The FAST exam has been accepted as having an adequate sensitivity for diagnosing intra-peritoneal free fluid as well as pericardial effusion, with an overall sensitivity of 73–99% which is thought to increase in hypotensive patients [5]. PXR in the trauma bay helps to identify life-threatening types of pelvic fracture. While sensitivity remains low (50-68%) for pelvic fractures, it is adequately able to diagnose the major life-threatening pelvic ring injuries, including open book and vertical shear fractures [6].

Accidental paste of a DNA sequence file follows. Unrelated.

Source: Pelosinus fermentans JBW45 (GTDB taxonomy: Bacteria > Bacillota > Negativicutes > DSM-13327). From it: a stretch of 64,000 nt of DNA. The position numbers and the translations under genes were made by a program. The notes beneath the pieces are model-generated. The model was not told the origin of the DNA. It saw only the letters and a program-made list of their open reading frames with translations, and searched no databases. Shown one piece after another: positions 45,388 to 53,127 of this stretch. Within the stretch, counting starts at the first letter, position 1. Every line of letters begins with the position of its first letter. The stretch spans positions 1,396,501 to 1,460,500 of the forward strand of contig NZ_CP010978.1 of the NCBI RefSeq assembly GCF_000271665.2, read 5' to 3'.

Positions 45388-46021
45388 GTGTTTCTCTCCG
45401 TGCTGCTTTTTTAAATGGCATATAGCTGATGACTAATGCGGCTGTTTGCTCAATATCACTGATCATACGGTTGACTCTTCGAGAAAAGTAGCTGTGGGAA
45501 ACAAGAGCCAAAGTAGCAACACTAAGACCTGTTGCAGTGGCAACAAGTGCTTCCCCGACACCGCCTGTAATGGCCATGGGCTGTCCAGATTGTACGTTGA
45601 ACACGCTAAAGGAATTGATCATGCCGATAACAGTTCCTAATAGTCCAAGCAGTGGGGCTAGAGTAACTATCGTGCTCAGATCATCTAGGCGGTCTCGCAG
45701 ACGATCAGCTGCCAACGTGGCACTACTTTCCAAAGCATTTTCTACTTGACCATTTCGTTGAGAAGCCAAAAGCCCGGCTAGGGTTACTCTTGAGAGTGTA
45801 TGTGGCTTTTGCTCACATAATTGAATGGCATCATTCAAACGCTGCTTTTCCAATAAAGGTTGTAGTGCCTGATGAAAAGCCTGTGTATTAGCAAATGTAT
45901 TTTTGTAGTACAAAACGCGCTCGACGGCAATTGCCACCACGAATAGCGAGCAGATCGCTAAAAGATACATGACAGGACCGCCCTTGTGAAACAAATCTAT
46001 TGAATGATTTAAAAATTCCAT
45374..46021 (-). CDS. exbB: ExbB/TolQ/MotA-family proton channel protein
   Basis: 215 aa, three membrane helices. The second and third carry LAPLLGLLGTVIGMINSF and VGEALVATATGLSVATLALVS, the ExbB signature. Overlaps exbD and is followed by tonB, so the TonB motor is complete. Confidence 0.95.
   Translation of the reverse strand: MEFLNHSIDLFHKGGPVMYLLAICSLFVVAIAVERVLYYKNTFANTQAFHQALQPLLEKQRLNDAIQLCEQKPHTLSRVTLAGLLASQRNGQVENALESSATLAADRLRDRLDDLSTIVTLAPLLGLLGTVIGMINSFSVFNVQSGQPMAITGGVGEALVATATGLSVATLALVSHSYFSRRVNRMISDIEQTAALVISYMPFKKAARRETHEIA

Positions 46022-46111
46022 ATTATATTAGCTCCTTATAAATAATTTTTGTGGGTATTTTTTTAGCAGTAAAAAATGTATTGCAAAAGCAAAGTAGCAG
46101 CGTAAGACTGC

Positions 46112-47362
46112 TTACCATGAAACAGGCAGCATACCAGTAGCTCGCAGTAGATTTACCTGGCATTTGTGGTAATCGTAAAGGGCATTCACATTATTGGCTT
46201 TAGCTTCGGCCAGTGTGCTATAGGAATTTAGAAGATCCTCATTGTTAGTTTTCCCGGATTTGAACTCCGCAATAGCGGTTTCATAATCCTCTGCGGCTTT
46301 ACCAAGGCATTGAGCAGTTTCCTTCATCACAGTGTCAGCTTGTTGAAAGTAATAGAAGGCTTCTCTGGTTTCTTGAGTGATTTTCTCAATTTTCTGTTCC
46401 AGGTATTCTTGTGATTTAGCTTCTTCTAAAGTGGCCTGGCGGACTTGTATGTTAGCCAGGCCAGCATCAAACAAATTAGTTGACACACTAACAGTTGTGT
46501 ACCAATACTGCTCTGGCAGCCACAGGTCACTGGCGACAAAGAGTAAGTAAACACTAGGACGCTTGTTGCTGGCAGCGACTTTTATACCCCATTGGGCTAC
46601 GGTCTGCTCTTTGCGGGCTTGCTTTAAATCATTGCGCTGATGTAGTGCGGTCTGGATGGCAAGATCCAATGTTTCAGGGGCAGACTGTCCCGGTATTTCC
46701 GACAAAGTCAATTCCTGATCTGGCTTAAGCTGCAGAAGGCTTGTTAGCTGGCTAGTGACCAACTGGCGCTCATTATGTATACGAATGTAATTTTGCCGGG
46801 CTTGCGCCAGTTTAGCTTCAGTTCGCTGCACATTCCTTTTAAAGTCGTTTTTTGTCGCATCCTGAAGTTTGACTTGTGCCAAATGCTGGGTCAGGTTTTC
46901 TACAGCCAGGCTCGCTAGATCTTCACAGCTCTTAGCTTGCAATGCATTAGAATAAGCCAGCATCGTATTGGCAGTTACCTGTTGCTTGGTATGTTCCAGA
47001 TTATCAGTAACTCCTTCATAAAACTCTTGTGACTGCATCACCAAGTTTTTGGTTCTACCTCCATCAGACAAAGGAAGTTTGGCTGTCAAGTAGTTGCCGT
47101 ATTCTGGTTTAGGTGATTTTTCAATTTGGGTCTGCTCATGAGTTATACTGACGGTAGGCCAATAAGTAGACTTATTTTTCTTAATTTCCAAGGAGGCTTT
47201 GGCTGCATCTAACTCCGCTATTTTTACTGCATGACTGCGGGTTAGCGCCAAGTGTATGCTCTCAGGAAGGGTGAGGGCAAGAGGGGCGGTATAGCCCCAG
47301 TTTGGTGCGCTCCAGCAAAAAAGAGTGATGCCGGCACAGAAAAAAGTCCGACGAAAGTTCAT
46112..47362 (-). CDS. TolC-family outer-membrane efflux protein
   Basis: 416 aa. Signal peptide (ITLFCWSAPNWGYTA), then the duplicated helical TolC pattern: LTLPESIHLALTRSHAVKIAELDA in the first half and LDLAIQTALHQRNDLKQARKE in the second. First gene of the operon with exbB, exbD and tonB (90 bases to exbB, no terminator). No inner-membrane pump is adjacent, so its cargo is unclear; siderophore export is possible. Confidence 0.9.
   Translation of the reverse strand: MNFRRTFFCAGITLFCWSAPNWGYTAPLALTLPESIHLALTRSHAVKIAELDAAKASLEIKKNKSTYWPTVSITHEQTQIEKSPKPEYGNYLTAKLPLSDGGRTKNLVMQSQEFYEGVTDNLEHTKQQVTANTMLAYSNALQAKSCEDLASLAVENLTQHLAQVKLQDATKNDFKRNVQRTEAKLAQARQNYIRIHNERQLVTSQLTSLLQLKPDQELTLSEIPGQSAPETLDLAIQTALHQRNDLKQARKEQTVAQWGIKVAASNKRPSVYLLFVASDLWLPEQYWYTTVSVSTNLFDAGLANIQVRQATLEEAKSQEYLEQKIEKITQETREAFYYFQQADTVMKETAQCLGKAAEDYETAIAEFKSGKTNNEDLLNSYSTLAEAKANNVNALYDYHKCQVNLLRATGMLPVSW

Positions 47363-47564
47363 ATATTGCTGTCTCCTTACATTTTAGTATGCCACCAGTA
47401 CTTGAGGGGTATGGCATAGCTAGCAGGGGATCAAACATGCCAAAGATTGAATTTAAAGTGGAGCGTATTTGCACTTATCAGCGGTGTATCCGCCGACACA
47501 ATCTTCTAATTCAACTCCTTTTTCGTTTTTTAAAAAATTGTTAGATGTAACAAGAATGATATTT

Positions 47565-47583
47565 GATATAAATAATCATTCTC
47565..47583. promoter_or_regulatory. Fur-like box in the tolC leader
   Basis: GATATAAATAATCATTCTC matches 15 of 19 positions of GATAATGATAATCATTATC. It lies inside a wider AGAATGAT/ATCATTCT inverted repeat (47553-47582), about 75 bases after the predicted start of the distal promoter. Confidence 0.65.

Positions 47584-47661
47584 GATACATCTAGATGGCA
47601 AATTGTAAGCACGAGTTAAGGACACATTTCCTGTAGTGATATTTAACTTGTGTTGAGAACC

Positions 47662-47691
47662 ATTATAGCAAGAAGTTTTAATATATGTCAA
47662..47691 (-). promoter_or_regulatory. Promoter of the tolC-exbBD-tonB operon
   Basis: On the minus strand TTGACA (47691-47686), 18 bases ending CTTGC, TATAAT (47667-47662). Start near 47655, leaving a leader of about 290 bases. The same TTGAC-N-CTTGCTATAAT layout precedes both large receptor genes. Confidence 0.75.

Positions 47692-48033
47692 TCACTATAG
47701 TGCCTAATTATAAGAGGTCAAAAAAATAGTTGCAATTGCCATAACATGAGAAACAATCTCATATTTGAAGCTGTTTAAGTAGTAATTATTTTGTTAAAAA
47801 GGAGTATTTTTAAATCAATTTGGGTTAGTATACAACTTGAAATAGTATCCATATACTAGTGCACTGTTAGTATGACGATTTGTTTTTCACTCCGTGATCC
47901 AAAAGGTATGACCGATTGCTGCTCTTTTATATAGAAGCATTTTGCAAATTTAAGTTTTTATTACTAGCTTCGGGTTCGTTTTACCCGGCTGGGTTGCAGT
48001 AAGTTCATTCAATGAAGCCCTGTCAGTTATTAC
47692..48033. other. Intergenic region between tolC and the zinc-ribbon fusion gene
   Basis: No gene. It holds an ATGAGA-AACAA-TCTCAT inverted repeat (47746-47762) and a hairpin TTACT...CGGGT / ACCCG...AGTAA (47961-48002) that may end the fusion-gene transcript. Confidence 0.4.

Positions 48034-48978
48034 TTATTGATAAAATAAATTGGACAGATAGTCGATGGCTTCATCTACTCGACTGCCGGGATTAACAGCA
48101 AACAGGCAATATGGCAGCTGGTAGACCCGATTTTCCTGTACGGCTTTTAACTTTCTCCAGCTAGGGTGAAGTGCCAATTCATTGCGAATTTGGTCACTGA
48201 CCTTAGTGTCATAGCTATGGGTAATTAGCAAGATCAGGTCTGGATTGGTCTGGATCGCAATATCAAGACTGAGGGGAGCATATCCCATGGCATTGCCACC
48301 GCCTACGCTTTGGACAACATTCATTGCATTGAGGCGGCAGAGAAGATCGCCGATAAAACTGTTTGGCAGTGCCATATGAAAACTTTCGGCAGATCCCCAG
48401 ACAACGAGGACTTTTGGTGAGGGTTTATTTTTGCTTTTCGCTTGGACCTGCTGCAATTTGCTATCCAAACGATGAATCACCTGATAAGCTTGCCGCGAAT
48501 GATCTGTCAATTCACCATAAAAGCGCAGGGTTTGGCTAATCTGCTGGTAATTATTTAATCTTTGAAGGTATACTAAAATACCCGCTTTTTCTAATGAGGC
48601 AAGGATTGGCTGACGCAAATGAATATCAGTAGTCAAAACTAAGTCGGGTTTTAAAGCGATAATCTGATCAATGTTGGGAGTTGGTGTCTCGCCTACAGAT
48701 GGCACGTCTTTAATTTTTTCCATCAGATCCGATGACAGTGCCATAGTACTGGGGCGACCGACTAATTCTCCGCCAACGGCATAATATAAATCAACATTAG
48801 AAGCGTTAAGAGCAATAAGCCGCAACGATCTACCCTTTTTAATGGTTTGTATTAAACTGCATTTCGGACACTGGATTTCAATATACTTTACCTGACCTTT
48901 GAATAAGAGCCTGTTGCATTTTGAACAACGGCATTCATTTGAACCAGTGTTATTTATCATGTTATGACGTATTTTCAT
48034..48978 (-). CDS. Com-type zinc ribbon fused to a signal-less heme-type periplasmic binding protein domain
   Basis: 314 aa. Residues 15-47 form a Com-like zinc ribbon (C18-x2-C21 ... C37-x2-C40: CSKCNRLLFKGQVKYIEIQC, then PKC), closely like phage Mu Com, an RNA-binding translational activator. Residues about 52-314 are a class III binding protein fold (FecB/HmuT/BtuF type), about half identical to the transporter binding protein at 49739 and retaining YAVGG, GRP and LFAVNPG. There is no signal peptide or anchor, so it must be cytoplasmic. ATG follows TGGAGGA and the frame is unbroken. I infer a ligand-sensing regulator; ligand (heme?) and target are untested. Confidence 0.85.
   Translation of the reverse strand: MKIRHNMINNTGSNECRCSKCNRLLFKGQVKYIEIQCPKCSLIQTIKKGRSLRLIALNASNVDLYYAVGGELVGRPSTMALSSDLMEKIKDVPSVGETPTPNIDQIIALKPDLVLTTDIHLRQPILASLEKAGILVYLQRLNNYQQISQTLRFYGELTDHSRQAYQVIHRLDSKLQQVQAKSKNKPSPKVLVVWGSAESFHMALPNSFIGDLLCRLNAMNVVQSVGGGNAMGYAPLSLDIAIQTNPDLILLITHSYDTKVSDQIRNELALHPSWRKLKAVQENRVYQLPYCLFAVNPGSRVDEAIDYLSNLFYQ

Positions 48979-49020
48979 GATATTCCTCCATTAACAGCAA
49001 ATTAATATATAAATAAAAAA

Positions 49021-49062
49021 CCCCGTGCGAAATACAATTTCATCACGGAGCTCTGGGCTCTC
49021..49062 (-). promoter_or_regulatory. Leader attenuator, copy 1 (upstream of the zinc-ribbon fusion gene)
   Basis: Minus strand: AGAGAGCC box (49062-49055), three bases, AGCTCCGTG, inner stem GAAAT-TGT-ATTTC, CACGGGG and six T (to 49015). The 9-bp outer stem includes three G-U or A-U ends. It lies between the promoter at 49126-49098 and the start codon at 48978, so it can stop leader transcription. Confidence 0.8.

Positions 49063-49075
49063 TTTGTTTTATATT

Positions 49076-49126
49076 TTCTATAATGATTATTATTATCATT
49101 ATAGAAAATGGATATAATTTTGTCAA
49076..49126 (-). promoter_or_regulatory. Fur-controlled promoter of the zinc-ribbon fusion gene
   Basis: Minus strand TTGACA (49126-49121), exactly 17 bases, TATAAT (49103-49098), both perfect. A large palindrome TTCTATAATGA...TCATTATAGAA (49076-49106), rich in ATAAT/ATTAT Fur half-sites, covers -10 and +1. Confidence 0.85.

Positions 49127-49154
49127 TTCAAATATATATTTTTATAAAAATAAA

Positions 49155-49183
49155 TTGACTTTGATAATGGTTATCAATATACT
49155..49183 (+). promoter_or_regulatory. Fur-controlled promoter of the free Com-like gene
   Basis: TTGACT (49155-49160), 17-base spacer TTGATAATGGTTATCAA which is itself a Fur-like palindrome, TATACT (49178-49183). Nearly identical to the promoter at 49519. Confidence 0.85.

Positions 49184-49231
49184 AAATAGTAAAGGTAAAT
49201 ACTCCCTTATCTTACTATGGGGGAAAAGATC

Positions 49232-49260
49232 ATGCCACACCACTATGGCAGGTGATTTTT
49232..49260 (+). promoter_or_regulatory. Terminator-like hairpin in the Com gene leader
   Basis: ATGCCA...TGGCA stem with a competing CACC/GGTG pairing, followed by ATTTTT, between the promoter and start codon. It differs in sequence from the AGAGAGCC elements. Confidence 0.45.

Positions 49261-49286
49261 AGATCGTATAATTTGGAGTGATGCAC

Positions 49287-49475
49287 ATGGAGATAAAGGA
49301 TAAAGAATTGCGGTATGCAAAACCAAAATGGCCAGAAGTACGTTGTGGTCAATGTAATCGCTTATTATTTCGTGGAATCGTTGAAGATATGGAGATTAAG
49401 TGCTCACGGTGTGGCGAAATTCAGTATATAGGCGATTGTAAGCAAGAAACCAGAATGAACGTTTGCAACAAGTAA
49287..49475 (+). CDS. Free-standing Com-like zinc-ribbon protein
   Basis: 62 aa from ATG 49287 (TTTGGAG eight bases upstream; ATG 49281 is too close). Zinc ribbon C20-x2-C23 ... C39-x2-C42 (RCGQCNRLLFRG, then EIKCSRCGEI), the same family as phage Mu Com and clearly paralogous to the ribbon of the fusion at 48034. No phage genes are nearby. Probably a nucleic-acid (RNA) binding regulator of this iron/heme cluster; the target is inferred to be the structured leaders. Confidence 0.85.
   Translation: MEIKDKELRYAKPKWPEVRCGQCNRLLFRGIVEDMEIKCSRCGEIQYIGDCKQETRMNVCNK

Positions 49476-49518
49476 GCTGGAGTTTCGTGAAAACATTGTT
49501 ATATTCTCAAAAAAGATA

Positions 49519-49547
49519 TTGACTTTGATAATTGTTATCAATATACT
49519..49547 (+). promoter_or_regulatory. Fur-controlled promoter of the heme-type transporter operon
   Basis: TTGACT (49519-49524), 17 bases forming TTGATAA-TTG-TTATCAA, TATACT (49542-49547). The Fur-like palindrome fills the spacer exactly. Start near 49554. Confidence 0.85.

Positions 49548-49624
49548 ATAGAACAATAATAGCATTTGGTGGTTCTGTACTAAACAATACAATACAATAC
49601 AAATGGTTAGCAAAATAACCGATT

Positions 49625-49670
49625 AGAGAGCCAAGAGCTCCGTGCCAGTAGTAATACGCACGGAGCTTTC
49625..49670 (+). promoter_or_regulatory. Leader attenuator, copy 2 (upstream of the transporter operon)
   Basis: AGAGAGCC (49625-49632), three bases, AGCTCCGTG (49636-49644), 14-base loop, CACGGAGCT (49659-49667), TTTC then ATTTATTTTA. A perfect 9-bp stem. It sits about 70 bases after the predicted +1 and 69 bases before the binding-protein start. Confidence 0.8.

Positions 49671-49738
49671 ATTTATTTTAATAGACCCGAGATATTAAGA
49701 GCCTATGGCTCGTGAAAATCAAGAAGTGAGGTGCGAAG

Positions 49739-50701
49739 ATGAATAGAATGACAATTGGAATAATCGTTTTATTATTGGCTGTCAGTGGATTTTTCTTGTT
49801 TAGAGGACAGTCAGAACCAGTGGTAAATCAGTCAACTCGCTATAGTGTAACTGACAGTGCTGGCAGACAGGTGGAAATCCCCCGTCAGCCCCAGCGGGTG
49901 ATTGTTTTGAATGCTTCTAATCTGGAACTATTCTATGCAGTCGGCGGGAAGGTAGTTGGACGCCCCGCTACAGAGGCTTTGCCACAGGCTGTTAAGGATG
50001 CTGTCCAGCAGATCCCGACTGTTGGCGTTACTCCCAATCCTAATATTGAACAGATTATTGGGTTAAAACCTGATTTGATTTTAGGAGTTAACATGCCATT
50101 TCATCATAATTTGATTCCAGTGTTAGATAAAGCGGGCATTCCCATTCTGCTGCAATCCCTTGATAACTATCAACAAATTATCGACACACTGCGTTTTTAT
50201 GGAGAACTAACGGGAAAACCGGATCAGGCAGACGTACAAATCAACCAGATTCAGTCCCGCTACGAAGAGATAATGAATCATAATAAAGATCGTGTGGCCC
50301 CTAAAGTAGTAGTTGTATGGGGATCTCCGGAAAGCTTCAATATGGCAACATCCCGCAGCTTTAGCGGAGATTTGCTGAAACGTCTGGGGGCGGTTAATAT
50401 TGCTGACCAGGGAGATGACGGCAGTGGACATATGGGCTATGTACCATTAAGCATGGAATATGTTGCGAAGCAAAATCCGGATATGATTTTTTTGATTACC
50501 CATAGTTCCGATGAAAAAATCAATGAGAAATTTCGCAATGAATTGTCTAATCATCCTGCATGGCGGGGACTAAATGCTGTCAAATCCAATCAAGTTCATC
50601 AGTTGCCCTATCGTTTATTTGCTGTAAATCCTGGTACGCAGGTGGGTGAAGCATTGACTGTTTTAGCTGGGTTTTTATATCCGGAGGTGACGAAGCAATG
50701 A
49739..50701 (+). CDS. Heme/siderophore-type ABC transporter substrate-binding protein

This case brings into question the controversial decision to delay operative intervention to pursue cross-sectional imaging in the hemodynamically unstable patient. In hindsight, we believe that the patient in the case presented expired due to large retroperitoneal blood loss, with blunt cardiac injury likely contributing. It is hard to determine the extent to which each injury contributed, especially in the setting of prolonged ACLS. The patient’s transient initial response to Zone 1 REBOA placement in the setting of NDT raises the question on the need for further diagnostics versus faster surgical intervention with earlier aggressive MTP activation. While MTP was initiated soon after arrival to the trauma bay, the resuscitation was likely sub-optimal while the patient was in the CT suite. Our institution does not currently have a protocol in place for running MTP while obtaining CT imaging. Even slight delays in MTP have been shown to be associated with increased time to hemorrhage control and mortality in the multiply injured patient [7]. REBOA was shown in an animal model to restore central perfusion faster than MTP alone [8], and its use as an adjunct to both resuscitation and hemorrhage control could be synergistic. At the time of this case, our institution stored blood outside the ED and had an average time to release of trauma blood products of 7.5 minutes. This was likely a factor in the patient only receiving 4 units of blood prior to traveling to the CT suite. The amount of time to release MTP at our institution has since been decreased by storing blood products within the ED.